On isomorphic JavaScript

February 22nd, 2015

There has been a lot of talk recently about 'isomorphic JavaScript', that is, code that runs both on the client and on the server.

I think these are great platforms for people looking to start out in the web industry mainly because it reduces the number of languages they need to learn down to one. The tradeoff is that you need a certain level of proficiency across the board; from understanding databases to implementing a layout with HTML and CSS. But for those willing to learn I think it offers a great entry point. It also opens the door to 'traditional' front end developers who have no previous experience with servers and work exclusively client-side.

It's a young paradigm and there are going to be mistakes made. We need maintainers who are receptive to community feedback so that we don't end up with twenty competing open-source projects which are all slight variations of each other.

When we create 'apps' or 'sites' what we're really trying to do is enable people in a certain way and to do this we don't need to think in terms of client and server. We start with an idea, a thought, and we sit down and try to represent that thought as best we can through software. How awesome is it that there's one less barrier to cross. Until more fundamental changes happen we'll still have to do this in a text editor but... yeah. It could be a lot better if more people contributed to making that a reality, including me. I've just got no idea how.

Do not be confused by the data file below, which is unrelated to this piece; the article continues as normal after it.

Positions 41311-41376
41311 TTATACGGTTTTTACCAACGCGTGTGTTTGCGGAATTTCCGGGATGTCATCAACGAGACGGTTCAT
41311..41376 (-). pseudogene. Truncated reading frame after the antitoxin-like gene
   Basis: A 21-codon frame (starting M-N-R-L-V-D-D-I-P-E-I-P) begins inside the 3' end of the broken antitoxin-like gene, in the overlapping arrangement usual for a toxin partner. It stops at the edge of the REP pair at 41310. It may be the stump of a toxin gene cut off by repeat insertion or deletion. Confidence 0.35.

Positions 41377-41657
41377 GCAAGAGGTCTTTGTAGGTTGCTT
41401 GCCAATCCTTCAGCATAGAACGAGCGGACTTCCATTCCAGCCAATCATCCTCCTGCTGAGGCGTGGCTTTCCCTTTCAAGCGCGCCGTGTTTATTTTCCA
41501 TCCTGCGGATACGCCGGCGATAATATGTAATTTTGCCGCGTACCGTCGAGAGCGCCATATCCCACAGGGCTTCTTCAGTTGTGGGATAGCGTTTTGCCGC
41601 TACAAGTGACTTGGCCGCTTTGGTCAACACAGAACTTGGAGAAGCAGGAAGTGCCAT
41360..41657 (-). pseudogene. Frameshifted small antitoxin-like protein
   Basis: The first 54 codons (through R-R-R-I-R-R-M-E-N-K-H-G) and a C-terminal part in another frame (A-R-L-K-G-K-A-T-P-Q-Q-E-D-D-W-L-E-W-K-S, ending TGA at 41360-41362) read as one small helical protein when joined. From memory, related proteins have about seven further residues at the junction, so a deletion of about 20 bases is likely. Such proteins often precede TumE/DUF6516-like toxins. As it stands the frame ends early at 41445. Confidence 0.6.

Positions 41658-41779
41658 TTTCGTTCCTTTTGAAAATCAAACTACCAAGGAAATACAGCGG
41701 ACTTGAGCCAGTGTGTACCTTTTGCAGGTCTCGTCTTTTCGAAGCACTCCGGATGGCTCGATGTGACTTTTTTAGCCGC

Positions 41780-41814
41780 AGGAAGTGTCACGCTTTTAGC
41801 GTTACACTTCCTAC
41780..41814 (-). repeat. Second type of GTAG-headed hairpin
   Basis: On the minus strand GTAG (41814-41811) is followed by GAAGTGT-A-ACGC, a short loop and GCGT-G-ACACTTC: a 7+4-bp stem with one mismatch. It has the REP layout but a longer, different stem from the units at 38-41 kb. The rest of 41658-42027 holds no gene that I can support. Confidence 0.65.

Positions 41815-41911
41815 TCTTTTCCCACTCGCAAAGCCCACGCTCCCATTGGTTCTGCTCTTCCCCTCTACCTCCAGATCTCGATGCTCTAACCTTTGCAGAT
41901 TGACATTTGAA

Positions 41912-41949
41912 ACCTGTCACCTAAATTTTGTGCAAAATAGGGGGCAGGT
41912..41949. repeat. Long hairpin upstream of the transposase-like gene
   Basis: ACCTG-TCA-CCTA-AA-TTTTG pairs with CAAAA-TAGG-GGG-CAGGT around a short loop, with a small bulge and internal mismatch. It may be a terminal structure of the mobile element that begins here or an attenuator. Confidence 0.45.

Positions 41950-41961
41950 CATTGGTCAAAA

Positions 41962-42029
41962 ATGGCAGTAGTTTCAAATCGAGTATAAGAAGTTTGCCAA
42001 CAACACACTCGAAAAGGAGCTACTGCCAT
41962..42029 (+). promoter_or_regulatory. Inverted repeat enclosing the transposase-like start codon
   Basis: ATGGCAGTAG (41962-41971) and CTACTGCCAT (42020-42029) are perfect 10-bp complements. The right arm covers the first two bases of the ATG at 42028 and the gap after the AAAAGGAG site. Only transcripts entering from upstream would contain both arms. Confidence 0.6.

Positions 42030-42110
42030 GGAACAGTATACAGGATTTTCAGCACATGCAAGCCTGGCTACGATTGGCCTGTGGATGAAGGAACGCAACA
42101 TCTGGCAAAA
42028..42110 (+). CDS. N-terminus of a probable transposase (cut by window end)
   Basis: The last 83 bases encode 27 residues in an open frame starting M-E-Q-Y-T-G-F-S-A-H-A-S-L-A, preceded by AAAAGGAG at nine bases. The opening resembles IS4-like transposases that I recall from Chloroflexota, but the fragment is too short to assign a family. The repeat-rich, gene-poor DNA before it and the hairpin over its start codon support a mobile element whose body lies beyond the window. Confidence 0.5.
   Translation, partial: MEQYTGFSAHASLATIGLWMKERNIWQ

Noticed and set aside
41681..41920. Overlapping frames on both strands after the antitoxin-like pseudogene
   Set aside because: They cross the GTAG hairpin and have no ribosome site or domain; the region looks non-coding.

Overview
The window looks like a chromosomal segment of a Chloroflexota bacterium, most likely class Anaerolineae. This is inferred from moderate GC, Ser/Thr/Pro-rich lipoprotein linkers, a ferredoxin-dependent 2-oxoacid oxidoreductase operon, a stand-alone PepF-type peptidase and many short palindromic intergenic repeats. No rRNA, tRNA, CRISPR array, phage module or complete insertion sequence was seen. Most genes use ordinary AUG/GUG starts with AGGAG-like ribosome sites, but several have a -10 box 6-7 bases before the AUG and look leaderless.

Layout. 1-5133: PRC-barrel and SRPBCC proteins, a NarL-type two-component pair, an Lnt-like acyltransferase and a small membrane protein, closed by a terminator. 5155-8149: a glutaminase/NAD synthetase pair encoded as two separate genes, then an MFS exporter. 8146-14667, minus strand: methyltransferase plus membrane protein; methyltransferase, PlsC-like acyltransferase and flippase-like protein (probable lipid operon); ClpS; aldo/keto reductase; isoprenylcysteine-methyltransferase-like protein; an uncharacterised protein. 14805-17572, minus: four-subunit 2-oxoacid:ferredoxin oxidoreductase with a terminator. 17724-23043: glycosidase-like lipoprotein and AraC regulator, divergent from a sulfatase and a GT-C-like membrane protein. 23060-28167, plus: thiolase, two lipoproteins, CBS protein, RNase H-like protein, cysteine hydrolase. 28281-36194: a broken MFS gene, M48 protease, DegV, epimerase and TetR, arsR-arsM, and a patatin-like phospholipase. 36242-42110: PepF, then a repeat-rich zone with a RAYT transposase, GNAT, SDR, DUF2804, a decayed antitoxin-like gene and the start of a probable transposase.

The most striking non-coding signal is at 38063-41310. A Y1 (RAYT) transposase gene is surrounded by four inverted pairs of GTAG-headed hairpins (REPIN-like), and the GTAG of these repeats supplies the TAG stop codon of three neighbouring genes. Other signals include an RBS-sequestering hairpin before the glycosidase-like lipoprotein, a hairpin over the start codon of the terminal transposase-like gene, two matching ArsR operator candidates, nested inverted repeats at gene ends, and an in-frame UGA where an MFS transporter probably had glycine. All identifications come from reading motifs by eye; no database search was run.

"And we can, right now, today, prepare powerful ways of thinking for these people. We can build the tools that make it possible to think that thing." http://worrydream.com/MediaForThinkingTheUnthinkable/note.html

I think one of the hardest parts of client/server apps is visualising how it all interacts with each other and I'm not aware of any tools which aid this. If someone were to build them they'd be a tremendous asset to debugging and understanding these systems. Currently there is too much in the way of 'magic' which isn't made apparent to the developer.

Is it all just a rehash of ASP.NET Web Forms?

Aspects of isomorphic JS apps strike me as reimplementing some of the ideas, as I understand them, from the widely loathed ASP.NET Web Forms (I say this as a front end developer pov). Web Form page have 'page lifecycle events' which mixed server-side code with client-side code so load and unload events could be listened to by the server. The main downside of this (aside from wrapping the entire page in a


form> tag) is that it generates JavaScript which you have no control over, as well as including many dependencies that a server-side developer may not even be aware of.

Meteor includes megabytes worth of JS dependencies which isn't apparent until you inspect and look at the Network tab of a browser. However it does give you more control over what JavaScript is actually run on the page. Again, a better way to visualise and manage these dependencies should alleviate this. Web Forms also have a more defined structure which is currently missing from these isomorphic apps but I imagine as frameworks mature and conventions are found, created, designed then this will be rectified but currently I can't imagine maintaining one of these projects is very fun.

"Any concept, technique, or tool that is specific to software engineering is guaranteed to have a short shelf life"

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